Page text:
If cities have a gender, Berlin instantly struck me as masculine. Strong. Proud. A survivor. But that is also how I would describe many women that I admire, and Berlin is certainly a city that can be admired. So Berlin is really gender fluid.
In just the past 100 years, it has changed and morphed so many times to reflect the political climate of whatever decade the city and country was in. Berlin is a survivor.
With a past history of Nazis and Communism, it is wonderful to see how the people work hard to heal those wounds. They address them and acknowledge them rather than pretend they didn't happen, try to justify them, or just put a bandaid on them. (One perfect example is the Memorial to the Murdered Jews). Note the word "murdered", not "dead". No one is trying to sugar-coat the atrocities of Hitler's Germany. These people were murdered. Six million of them. We can take a lesson from this with our own history of horror in the USA with minorities: slavery, The Trail of Tears, exploration of cheap labor.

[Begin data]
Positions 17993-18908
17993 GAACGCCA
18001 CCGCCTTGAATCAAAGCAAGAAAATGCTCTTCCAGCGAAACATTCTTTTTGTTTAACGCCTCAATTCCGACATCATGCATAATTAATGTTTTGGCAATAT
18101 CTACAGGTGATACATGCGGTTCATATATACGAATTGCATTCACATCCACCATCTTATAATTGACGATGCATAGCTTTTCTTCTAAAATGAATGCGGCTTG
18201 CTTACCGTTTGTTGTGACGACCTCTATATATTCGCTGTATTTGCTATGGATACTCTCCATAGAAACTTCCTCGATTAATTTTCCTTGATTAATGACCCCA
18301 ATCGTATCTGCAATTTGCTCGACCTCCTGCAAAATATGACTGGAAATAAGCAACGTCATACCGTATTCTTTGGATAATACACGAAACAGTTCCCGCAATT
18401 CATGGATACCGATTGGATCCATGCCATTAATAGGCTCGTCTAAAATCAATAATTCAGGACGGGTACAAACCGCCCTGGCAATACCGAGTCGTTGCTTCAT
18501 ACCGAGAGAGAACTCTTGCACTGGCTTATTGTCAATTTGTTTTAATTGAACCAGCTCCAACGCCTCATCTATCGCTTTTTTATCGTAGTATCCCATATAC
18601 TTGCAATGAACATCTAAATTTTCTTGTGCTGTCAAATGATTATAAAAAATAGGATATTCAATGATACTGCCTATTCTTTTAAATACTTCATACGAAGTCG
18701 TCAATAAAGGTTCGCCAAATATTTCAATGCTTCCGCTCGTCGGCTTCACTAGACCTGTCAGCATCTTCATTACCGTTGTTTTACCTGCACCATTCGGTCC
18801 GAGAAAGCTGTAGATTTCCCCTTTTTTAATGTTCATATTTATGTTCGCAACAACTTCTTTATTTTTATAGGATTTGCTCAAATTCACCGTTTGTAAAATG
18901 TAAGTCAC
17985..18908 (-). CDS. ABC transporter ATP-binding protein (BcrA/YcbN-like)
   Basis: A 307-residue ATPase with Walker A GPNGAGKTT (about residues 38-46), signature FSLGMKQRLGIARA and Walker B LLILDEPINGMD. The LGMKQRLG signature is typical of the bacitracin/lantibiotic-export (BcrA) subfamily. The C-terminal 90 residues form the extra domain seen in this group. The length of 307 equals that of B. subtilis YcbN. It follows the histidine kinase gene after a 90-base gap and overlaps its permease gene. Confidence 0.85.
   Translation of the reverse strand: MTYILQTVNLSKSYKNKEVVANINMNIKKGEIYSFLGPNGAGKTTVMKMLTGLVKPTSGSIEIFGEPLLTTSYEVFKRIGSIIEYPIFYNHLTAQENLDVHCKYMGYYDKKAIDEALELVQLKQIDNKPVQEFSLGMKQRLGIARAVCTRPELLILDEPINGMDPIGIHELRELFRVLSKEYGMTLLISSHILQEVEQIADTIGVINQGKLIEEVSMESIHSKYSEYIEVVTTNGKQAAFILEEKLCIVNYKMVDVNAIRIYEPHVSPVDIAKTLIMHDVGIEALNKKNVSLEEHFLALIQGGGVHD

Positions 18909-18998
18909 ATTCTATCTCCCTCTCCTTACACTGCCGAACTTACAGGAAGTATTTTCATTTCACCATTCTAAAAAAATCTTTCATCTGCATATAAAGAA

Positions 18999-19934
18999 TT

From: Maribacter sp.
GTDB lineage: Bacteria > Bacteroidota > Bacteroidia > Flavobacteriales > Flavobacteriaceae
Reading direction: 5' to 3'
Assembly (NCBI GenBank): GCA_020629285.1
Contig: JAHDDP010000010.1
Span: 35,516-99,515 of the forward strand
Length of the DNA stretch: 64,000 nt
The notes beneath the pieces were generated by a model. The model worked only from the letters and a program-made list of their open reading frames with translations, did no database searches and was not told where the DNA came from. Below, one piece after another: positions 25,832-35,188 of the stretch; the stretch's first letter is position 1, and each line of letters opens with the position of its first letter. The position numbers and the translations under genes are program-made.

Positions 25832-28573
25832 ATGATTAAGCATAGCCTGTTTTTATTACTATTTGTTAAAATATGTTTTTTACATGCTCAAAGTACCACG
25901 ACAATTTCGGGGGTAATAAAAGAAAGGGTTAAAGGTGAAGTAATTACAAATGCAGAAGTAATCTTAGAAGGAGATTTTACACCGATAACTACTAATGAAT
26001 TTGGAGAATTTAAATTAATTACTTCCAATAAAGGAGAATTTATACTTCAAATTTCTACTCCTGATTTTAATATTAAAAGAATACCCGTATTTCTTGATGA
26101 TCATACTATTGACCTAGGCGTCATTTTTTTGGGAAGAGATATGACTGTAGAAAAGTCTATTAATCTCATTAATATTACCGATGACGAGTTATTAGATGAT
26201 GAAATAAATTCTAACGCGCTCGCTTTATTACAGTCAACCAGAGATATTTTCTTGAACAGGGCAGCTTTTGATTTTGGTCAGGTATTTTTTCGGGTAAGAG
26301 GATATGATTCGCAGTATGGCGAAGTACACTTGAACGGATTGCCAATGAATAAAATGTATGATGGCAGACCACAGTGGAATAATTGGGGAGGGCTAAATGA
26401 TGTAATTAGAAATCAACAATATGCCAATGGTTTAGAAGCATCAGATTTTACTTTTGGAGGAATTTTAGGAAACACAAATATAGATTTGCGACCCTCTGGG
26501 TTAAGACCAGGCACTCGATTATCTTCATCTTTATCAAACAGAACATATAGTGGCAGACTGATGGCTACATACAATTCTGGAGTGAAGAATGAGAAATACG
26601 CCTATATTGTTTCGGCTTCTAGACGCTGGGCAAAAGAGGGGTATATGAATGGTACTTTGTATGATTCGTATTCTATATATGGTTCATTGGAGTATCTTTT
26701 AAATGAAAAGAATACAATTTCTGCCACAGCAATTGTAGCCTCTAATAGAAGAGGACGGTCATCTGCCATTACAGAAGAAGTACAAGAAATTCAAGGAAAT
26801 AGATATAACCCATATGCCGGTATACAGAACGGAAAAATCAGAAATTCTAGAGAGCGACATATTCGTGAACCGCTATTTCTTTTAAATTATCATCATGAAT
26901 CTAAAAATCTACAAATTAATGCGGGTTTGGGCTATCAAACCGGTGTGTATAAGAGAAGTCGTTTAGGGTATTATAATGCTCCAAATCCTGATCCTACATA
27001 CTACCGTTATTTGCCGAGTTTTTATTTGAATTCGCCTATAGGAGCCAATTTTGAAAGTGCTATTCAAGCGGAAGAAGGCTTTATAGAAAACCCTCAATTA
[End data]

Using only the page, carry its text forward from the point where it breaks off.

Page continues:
Here are just a few of my favorite photos from our recent trip.
In the words of JFK, "Ich bin ein Berliner"!